Manipulating Scale-Dependent Perception of Images

Self-portrait of Chuck Close viewed at 2 scales. The left image is clearly recognizable as a portrait, even thought it contains the same diamond-shaped artifacts as the right. However, without having first seen the left, the right image is difficult to distinguish as an eye and glasses. Changing the scale (in this case zooming in) shifts the dominant interpretation from a portrait in the left image to artifacts in the right image.

The purpose of most images is to effectively convey information. Implicit in this assumption is the fact that the recipient of that information is a human observer, with a visual system responsible for converting raw sensory inputs into the perceived appearance. The appearance of an image not only depends on the image itself, but the conditions under which it is viewed as well as the response of human visual system to those inputs.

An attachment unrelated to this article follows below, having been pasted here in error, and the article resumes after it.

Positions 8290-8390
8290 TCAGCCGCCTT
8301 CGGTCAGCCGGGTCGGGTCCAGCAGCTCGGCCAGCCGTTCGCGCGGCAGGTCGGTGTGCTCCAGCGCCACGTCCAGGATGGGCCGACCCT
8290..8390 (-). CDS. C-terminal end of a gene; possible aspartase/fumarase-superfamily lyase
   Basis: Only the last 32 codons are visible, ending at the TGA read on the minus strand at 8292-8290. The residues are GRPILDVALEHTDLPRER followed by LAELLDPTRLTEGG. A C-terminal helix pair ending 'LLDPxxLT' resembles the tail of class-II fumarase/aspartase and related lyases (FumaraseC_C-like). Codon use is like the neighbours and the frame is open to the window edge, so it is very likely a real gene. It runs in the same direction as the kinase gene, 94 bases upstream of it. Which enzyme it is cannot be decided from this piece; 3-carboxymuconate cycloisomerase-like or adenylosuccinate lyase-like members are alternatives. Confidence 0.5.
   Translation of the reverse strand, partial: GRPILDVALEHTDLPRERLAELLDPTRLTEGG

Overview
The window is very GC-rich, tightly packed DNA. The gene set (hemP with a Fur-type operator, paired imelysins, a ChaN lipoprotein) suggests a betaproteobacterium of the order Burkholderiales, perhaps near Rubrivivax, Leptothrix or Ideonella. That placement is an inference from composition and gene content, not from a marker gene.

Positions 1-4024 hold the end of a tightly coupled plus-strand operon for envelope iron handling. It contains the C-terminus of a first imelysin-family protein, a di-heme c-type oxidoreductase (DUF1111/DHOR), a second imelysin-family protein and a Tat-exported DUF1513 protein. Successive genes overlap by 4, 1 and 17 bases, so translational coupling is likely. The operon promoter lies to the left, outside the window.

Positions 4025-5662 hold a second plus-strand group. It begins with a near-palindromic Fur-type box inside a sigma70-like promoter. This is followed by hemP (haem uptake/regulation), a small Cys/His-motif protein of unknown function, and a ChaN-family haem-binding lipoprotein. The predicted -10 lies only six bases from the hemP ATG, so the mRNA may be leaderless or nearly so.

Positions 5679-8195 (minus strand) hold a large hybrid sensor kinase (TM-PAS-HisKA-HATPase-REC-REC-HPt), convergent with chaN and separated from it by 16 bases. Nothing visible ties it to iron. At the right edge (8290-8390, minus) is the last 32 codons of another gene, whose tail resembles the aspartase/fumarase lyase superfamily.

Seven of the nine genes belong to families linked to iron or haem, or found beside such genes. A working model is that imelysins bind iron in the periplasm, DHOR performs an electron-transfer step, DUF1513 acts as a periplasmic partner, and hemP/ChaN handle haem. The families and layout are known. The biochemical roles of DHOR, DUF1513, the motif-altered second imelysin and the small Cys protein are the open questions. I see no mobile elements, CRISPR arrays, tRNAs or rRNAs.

This thesis examines the scale-dependent nature of image appearance, where the same stimulus can appear different when viewed at varying scales, that arises from the mechanisms responsible for processing spatial vision in the brain. In particular, this work investigates changes in the perception of blur and contrast resulting from the image being represented by different portions of the viewer’s visual system due to changes in image scale.

These methods take inspiration from the fundamental organization of spatial image perception into multiple parallel channels for processing visual information and employ models of human spatial vision to more accurately control the appearance of images under changing view- ing conditions. The result is a series of methods for understanding the blur and contrast present in images and manipulating the appearance of those qualities in a perceptually-meaningful way.